University of Leicester
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The regulation of interferon synthesis in animal cells.

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posted on 2015-11-19, 09:08 authored by Jean M. Emeny
The inability of the VERO cell line to produce interferon suggested that it might represent a regulatory variant which would be useful for somatic cell genetic studies of the regulation of interferon production. It was confirmed that VERO cells are unable to produce interferon in response to virus infection whereas BSC.B cells (similarly derived from the African Green monkey) were able to do so. Treatment of a number of cell lines and embryonic cells with polyriboinosinic. polyribocytidylic acid (poly(rI). poly(rC)) (usually in the presence of diethylaminoethyl (DEAE)-dextran) resulted in the development of an anti-viral state but VERO cells were found to be only weakly responsive. No effective method for significantly enhancing the anti-viral action of poly(rI). poly(rC) or interferon production was found. The cytotoxic effect of interferon and poly(rI). poly(rC) treatment was found to be limited to L929 cells and thus could give no information on the non-inducibility of VERO cells. Mutagenized VERO cells surviving selection by infection with temperature-sensitive Sindbis virus after treatment with poly(rI). poly(rC) were similar to VERO cells in their ability to support the growth of wild-type or temperature-sensitive Sindbis virus or to respond to poly(rI). poly(rC) treatment and they did not release virus or interferon into the medium, VERO cells cannot therefore give rise to inducible revertants. HAT medium containing ouabain was found to be suitable for the selection of hybrids of VERO cells with mouse D1 cells lacking thymidine kinase. Mouse D1 cells are able to produce interferon. Polyethylene glycol treatment effectively replaced treatment with inactivated Sendai virus for the promotion of cell fusion. All VERO-mouse hybrid clones examined were sensitive to the anti-viral action of poly(rI). poly(rC) treatment and many were shown to produce mouse interferon, however, none were able to produce monkey interferon. Certain clones were less sensitive than mouse D1 cells to the anti-viral action of poly(rI). poly(rC) and this may have been an indication of the activity of a VERO cell-coded repressor of interferon production. Thus there is no evidence that VERO cells are able to produce interferon and only slight evidence for an altered regulatory function in these cells.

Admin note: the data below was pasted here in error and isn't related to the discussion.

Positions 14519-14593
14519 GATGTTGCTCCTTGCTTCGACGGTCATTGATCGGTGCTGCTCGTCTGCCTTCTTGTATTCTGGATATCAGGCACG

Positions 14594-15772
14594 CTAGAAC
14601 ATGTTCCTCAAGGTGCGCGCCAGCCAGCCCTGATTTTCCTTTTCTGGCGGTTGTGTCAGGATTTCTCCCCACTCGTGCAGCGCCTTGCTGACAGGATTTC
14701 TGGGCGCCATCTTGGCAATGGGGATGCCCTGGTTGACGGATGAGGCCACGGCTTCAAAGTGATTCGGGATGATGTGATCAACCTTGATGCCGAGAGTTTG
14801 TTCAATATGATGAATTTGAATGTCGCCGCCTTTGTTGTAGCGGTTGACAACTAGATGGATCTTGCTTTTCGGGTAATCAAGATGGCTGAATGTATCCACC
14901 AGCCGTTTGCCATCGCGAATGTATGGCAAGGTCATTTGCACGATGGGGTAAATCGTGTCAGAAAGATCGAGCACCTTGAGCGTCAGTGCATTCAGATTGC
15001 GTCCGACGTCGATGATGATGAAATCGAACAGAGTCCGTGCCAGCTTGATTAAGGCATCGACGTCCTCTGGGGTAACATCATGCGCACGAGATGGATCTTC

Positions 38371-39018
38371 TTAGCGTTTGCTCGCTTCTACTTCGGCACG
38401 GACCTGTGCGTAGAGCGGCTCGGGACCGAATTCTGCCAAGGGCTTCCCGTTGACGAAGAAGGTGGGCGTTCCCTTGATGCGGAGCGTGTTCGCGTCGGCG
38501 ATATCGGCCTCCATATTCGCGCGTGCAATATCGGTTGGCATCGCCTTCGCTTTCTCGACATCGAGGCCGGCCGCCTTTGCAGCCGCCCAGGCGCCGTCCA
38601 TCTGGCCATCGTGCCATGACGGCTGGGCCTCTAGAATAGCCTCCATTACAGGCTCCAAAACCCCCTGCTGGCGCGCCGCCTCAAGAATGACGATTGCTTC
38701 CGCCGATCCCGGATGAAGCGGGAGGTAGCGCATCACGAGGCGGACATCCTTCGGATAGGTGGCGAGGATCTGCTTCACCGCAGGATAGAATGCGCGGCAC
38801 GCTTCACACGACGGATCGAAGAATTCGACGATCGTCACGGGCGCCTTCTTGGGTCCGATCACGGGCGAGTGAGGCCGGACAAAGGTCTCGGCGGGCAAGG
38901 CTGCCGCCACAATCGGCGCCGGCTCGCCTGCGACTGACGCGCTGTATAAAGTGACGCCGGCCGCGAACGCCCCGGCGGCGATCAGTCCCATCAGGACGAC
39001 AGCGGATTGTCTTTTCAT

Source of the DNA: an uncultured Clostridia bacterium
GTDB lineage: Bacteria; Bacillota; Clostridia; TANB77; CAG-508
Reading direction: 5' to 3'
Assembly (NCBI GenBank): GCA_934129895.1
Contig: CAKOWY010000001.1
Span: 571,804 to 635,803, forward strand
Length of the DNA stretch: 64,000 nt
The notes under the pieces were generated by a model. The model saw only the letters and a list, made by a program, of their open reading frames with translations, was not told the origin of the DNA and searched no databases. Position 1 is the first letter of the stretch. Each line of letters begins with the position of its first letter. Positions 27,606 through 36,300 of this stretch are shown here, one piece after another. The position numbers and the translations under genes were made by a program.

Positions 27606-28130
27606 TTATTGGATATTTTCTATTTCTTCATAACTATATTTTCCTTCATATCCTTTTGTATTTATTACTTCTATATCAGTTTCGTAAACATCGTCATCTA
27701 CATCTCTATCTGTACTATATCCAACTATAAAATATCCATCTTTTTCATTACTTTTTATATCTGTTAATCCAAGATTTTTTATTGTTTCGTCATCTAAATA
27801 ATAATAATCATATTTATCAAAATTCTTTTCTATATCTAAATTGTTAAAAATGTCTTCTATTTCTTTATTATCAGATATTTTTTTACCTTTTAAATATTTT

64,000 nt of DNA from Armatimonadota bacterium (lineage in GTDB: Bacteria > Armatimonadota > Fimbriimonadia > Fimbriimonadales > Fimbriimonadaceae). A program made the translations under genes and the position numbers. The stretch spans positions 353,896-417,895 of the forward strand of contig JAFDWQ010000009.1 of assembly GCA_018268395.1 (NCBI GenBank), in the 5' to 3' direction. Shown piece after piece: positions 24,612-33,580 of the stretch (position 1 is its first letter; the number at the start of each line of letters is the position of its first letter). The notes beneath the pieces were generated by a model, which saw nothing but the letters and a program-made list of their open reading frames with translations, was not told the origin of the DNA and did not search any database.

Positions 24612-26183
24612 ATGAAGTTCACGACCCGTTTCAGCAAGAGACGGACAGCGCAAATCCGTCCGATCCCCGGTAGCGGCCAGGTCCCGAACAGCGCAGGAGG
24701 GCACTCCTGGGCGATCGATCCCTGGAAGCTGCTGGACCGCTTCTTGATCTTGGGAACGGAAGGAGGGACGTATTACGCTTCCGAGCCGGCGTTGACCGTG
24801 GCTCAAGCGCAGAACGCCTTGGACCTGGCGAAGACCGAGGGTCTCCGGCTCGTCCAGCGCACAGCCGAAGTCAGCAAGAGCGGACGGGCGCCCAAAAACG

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University of Leicester

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  • Doctoral

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  • PhD



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